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The water stopped flowing from the tap.

It figures, Marcus lamented while hitting the send button. They moved states away to escape it but it seemed curses didn’t know anything about state lines. He tucked his phone in his pocket, gave the faucet one last glower, and huffed out of the bathroom.

There was a chance that the faulty water was thanks to it being an old house and they did just move in but that gave the universe too much credit. Ever since he was old enough to make sense of the world, he knew about the curse. Things would break, go missing, or be stolen. Everything that wasn’t stolen or damaged beyond repair, was well taped and glued together. Not even candles escaped the curse. The wicks refused to light. He learned that one frustrating night of a five hour blackout. He hated storms ever since but not nearly as much as he hated faeries.

Flopping down in the grass, he grumbled. Why couldn’t faeries be easier to find? And why did he have to be the first born boy in ten years? He didn’t want the job of Faerie Hunter. For one, that meant he had to acknowledge something as girly as faeries existed. They also handed out curses that haunted generation after generation of one particular person. Thanks to one Christina Campbell, he got to know the truth about Tink and her buddies.

Faeries were nothing to make light of, even if they tended to glow and sparkle. He couldn’t say the same for the day so far. The gray sky reflected back his mood. His eighteenth birthday was coming and instead of hanging out with his friends or hitting up the beach, he was stuck paying for the selfishness of his grandmother. If that wasn’t bad enough, he also had to marry one of them. It was marriage, another ten years of the curse, or death. He wasn’t sure who came up with the death part but he hated them too. For all he knew, his grandmother lied to him so he’d willing marry some little winged she-devil.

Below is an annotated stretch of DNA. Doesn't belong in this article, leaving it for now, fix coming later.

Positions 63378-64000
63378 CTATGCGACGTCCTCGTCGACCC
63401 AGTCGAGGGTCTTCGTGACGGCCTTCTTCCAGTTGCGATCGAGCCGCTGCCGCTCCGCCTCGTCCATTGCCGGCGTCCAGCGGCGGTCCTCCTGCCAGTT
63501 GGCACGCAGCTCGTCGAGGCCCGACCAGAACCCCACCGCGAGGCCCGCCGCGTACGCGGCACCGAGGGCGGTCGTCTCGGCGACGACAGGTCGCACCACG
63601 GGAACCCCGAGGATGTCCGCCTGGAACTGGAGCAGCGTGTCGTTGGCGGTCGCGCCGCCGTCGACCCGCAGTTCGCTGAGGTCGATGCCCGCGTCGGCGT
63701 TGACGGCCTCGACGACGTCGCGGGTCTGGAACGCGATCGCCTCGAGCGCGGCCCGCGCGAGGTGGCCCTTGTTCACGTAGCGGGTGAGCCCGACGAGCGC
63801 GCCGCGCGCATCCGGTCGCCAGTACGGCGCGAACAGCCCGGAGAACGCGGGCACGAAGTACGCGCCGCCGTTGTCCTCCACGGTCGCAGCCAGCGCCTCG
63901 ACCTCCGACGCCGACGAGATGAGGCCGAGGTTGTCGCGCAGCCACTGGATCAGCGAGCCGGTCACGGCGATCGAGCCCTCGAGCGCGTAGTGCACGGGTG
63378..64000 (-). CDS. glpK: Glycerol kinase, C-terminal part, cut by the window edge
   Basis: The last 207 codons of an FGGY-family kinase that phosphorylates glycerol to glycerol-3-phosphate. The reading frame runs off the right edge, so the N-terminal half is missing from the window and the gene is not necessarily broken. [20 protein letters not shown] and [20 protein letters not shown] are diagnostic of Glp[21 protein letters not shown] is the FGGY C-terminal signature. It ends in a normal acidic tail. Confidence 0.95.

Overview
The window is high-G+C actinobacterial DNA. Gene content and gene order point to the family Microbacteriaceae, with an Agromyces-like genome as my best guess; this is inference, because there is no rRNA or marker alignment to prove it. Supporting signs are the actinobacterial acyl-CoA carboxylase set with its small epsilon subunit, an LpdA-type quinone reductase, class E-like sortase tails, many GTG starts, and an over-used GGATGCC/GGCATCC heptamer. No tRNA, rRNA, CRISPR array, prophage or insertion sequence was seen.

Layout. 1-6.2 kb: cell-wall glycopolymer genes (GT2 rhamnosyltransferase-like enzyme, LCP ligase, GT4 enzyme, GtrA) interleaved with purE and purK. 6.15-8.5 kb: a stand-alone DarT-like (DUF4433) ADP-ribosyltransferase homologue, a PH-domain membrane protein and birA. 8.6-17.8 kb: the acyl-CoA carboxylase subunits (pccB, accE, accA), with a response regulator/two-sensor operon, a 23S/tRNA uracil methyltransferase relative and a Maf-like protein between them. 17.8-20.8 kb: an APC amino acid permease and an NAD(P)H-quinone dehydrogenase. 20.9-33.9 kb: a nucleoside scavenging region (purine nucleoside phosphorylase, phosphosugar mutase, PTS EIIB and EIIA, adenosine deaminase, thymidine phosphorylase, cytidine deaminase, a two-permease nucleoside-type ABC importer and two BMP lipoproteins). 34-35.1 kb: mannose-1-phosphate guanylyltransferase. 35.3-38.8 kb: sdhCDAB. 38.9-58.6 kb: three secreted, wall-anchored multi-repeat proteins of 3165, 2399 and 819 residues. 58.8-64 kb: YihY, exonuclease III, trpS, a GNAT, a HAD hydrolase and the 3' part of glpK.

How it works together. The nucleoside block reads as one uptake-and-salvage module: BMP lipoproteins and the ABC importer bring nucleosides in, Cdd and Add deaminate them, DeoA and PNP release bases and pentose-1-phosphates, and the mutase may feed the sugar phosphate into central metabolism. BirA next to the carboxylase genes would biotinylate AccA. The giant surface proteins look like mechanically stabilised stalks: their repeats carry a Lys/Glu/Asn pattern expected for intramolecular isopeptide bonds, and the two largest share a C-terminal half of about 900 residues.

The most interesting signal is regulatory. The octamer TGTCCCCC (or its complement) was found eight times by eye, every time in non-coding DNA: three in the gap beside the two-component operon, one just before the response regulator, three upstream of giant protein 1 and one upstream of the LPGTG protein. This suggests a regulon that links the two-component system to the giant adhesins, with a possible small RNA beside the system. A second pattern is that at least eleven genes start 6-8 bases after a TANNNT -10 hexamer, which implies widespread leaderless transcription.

“Marc? You out there?”

He didn’t answer. He never did. Solitude was the one thing he could officially say was his choice. That and rebelling. If he had to be some faerie’s bridegroom, he was going to make it a living hell. But there was hope. If he learned how to kill one, could find the glitch in their veil that separated the realms, and kill the right one, he’d be free.

“Marcus. I’ve been calling you.” Samantha dropped a small leather bound journal on his chest. He would have ignored her if he didn’t catch the smirk she proudly wore as she crossed her arms. “What would you say to trading rooms with such a sweet sister like me?”

Marcus sat up with a snort. “You’re sweeter than a lemon alright.” Still, he was curious. “What for?”

“That diary-”

“I’m pretty sure it’s a journal, Antsy.”

Samantha rolled her eyes and gave his leg a light kick. “Shut it, Mucus. I’m being sweeter than a lemon here.”

He snorted up at her again. She was being too sweet so it had to be good and it was. The diary, as she called it, belonged to a cousin. She found it when she accidentally raided their mom’s room in search for some black pumps. Marcus shrugged. Shoes were shoes. What he really wanted to know about was who the cousin was and why their mom kept it hidden.

Thunder cracked in the distance. The wind had picked up too, whipping across the backyard and rustling the leaves. It all made his sister antsy but he couldn’t see past the hope in his lap. “Do you think it’s real?”

“Hm?” She hummed nervously.

“Do you think someone in the family is a changeling?”

“Maybe.” She shrugged as she shifted her weight from leg to leg. Another crack came and with it went her sweet lemon attitude. “Look, you can stay out here if you want but I’m going in.”

“Why? We have the answers right here?” Marcus held the journal over his head. “We’re lucky.”

“No, with our luck, we’ll be struck by lightning. Twice.”

Marcus chuckled. His sister was many things. Brave was not one of them. She was smart though, intuitive too. She had more luck than he ever did and he was the one bethrothed. So, if she thought the journal could help, she was right.

He got up, brushing himself off, and smiled up at the darkening sky. There was more to the Campbell curse than they knew and he was going to get to bottom of it even if it meant marrying a she-devil.

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